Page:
14. So you're saying you haven't seen any decline? Or you have seen a decline? Just asking...
  15. lneal


    Apr 12, 2002
    Lee County, Alabama
    Tell them no. The police are counting on the fact that you won't know your rights. Every lawyer I've ever heard or talked to will tell you to never consent to a search.

    Given the way some (not all) cops behave and the fact that most people just let the cops run over them, am I willing to wait while they go get a search warrant, just to prove a point? Damn right. But that's just me.
  16. Munjibunga

    Munjibunga Total Hyper-Elite Member Gold Supporting Member

    May 6, 2000
    San Diego (when not at Groom Lake)
    Independent Contractor to Bass San Diego
    I haven't been paying attention. My band plays more gigs than I want to. I know there are a lot more bands out there now than there were when I started 25 years ago. A lot of them play un-danceable head-banging music, which isn't going to attract the adult crowds. We play all covers from '60s to current, and the club owners like what we do. We have something for everybody (except rap), and people of all ages get their asses up on the floor and dance. Every private party we do generates one or two new gigs.

    I think some of the problem lies in the inability of some bands to decide whether they want to get gigs and make money (i.e., do covers) or "stay true to their artistic direction." I sure don't want to go down and pay money to listen to some mediocre band's originals. I would, however dance to a mediocre cover band's dance tunes.

    I don't think the MADD thing holds water. Back in the '70s, the Sheriff used to sit across the street from the bar just like he does now. I want him there, even if he's going to stop me and ask a few questions. Big deal. The only negative part of my bar gigs is the drive home at 2:30 a.m., knowing that just about everyone else on the road is loaded. I don't care if they lower the blood alcohol limit to .01. It's just going to make things safer for me. I'm with MADD on this one.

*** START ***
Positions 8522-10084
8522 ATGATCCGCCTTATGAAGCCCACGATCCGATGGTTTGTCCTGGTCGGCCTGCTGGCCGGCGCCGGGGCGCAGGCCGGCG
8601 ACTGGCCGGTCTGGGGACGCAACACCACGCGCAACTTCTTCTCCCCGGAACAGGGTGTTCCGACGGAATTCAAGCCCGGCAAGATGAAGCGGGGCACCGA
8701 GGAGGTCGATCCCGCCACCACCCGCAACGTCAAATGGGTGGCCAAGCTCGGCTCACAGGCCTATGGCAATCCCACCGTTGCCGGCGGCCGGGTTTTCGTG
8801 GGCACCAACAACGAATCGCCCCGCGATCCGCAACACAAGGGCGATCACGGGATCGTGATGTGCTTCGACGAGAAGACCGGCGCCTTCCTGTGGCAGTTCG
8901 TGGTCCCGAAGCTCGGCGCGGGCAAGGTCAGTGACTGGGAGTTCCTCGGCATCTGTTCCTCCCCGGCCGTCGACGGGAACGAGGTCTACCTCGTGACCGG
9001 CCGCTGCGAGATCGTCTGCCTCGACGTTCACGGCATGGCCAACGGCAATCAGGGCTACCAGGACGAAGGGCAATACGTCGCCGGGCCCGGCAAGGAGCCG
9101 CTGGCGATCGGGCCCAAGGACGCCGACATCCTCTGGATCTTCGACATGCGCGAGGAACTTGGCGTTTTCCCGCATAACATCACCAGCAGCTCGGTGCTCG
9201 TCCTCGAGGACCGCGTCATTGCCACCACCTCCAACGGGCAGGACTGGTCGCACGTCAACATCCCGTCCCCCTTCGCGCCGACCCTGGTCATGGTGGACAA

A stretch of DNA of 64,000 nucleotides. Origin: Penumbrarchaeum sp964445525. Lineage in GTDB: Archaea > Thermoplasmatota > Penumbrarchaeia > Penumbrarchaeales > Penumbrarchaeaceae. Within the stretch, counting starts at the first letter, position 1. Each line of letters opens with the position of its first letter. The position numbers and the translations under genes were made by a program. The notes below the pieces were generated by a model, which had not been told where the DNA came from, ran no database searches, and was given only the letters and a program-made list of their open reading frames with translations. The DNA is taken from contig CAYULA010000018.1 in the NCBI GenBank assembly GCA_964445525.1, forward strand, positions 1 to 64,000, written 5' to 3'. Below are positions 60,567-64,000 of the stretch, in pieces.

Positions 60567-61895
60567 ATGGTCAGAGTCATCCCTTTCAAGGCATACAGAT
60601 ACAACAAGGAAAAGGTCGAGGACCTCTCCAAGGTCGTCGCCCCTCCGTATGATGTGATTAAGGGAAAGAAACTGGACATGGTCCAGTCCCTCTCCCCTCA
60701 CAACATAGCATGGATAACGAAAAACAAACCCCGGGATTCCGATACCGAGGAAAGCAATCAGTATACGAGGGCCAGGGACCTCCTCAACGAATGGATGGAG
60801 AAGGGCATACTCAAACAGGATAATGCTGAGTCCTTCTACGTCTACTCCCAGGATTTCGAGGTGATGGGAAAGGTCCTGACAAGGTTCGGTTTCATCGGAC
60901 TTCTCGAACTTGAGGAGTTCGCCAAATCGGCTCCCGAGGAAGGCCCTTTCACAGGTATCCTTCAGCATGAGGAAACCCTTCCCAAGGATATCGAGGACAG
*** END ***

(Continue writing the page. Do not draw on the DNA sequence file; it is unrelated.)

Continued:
While I'm at it, smoking. Say what you want about California, the best thing about it is that it's a no-smoking state. That's right, you can't smoke in California. After four hours in the bar, my eyes don't burn, my throat doesn't sting, and my clothes don't reek. Praise god, whatever you perceive it to be.
  17. Mickey Shane

    Mickey Shane what goes here?

    Feb 23, 2003
    Denton, Texas
    The biggest difference that I have noticed is that many patrons will leave the club during the break between the second and third sets (around 12:30a). At first it seemed to me that we weren't good enough to keep them until closing time, but I've seen many of the same faces return to other shows at different venues.

    People seem to believe that the fuzz turn on the DWI (DUI) radar at last call.
  18. LoJoe


    Sep 5, 2002
    Concord, NC USA.

    I'll have to agree with that one. Last summer the wife and I went out with some other couples to a club that had what would be technically, a mediocre band. The vocalist strained to reach the high notes, the bass player was a root banger, and the guitarist was certainly no Hendrix. Nevertheless, they had the place packed to the rafters by 10PM, you couldn't move on the dance floor from all the people trying to dance. Their sets included anything from Kool and the Gang's Celebrate, to Mustang Sally, to Shout, to Billy Jean, to Achy Brakey Heart and all kinds of disco era hits. It was a total party atmosphere and the cash was flowing over the bar. When we left, there was a line in the parking lot of people from 25-65 waiting to get in.